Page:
Investing should be easy – just buy low and sell high – but most of us have trouble following that simple advice. There are principles and strategies that may enable you to put together an investment portfolio that reflects your risk tolerance, time horizon, and goals. Understanding these principles and strategies can help you avoid some of the pitfalls that snare some investors.
There are hundreds of ETFs available. Should you invest in them?
Getting what you want out of your money may require the right game plan.
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The Economic Report of the President can help identify the forces driving — or dragging — the economy.
A company's profits can be reinvested or paid out to the company’s shareholders as “dividends."
Consider how your assets are allocated and if that allocation is consistent with your time frame and risk tolerance.
Understanding how capital gains are taxed may help you refine your investment strategies.
Emotional biases can adversely impact financial decision making. Here’s a few to be mindful of.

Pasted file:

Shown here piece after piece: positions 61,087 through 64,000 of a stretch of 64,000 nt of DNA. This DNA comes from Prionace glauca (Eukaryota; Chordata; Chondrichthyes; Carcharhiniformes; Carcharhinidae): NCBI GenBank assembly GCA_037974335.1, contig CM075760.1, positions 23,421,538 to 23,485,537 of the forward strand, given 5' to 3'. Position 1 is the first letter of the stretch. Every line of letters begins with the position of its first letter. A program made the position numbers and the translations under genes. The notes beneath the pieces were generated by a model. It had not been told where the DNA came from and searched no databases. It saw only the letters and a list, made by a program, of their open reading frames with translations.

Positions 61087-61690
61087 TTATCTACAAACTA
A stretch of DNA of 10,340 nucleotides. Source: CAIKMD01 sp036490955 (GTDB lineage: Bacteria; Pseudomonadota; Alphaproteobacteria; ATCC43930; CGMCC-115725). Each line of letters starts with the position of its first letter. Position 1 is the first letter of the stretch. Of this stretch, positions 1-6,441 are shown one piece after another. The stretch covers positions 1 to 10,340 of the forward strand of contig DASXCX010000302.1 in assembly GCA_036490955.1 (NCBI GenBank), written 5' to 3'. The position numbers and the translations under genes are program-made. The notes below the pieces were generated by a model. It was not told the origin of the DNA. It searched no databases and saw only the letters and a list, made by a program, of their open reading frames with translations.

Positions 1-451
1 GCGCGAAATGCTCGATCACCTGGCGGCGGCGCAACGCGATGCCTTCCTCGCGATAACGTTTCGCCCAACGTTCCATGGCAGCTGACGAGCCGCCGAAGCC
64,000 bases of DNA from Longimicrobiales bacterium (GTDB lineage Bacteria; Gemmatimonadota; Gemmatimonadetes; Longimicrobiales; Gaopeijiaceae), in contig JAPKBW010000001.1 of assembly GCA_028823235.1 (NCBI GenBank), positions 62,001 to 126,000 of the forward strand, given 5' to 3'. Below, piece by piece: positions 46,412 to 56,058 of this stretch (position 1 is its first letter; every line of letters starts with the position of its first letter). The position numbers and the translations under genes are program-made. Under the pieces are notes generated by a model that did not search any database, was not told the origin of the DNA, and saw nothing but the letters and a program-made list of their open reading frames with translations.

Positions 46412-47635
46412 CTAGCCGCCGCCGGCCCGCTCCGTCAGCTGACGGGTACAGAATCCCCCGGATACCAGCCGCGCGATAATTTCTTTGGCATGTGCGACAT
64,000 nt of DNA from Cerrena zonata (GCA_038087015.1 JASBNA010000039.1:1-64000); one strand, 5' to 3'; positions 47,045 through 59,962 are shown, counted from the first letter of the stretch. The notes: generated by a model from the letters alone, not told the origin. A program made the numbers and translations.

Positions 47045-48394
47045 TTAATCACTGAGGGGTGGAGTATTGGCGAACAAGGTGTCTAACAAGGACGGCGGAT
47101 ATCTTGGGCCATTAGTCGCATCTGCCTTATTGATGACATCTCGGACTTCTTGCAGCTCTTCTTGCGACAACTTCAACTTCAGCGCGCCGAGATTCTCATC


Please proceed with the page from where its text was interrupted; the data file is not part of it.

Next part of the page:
International funds invest in non-U.S. markets, while global funds may invest in U.S. stocks alongside non-U.S. stocks.
This questionnaire will help determine your tolerance for investment risk.
Estimate the potential impact taxes and inflation can have on the purchasing power of an investment.
This calculator helps determine your pre-tax and after-tax dividend yield on a particular stock.
Use this calculator to better see the potential impact of compound interest on an asset.
This calculator can help you estimate how much you should be saving for college.
Determine if you are eligible to contribute to a traditional or Roth IRA.
There are some smart strategies that may help you pursue your investment objectives
Principles that can help create a portfolio designed to pursue investment goals.
It's easy to let investments accumulate like old receipts in a junk drawer.
Understanding the cycle of investing may help you avoid easy pitfalls.
$1 million in a diversified portfolio could help finance part of your retirement.
From the Dutch East India Company to Wall Street, the stock market has a long and storied history.
What if instead of buying that vacation home, you invested the money?
Even low inflation rates can pose a threat to investment returns.